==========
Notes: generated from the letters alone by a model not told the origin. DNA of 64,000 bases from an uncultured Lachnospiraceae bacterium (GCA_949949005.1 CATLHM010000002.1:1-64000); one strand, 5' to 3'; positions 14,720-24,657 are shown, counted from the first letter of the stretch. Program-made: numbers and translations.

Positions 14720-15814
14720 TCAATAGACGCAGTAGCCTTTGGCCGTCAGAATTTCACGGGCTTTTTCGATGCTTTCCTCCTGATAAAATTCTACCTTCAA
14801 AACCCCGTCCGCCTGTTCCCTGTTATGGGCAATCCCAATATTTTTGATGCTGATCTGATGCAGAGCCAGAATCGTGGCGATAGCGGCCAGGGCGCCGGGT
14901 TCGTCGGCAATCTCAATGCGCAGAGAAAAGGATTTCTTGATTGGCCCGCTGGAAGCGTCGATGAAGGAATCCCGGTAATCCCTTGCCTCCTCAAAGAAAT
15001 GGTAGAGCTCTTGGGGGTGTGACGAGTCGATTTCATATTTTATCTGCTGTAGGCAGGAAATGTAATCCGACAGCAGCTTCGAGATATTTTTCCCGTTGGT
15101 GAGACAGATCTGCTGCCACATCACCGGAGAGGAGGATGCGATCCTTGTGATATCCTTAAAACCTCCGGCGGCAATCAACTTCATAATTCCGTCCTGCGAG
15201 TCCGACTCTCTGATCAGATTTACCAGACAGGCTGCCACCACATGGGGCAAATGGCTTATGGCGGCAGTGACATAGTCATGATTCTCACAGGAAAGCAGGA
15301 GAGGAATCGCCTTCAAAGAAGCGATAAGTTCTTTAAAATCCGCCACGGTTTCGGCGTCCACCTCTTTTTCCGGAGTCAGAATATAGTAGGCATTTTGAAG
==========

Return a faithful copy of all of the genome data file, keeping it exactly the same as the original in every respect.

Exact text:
Notes: generated from the letters alone by a model not told the origin. DNA of 64,000 bases from an uncultured Lachnospiraceae bacterium (GCA_949949005.1 CATLHM010000002.1:1-64000); one strand, 5' to 3'; positions 14,720-24,657 are shown, counted from the first letter of the stretch. Program-made: numbers and translations.

Positions 14720-15814
14720 TCAATAGACGCAGTAGCCTTTGGCCGTCAGAATTTCACGGGCTTTTTCGATGCTTTCCTCCTGATAAAATTCTACCTTCAA
14801 AACCCCGTCCGCCTGTTCCCTGTTATGGGCAATCCCAATATTTTTGATGCTGATCTGATGCAGAGCCAGAATCGTGGCGATAGCGGCCAGGGCGCCGGGT
14901 TCGTCGGCAATCTCAATGCGCAGAGAAAAGGATTTCTTGATTGGCCCGCTGGAAGCGTCGATGAAGGAATCCCGGTAATCCCTTGCCTCCTCAAAGAAAT
15001 GGTAGAGCTCTTGGGGGTGTGACGAGTCGATTTCATATTTTATCTGCTGTAGGCAGGAAATGTAATCCGACAGCAGCTTCGAGATATTTTTCCCGTTGGT
15101 GAGACAGATCTGCTGCCACATCACCGGAGAGGAGGATGCGATCCTTGTGATATCCTTAAAACCTCCGGCGGCAATCAACTTCATAATTCCGTCCTGCGAG
15201 TCCGACTCTCTGATCAGATTTACCAGACAGGCTGCCACCACATGGGGCAAATGGCTTATGGCGGCAGTGACATAGTCATGATTCTCACAGGAAAGCAGGA
15301 GAGGAATCGCCTTCAAAGAAGCGATAAGTTCTTTAAAATCCGCCACGGTTTCGGCGTCCACCTCTTTTTCCGGAGTCAGAATATAGTAGGCATTTTGAAG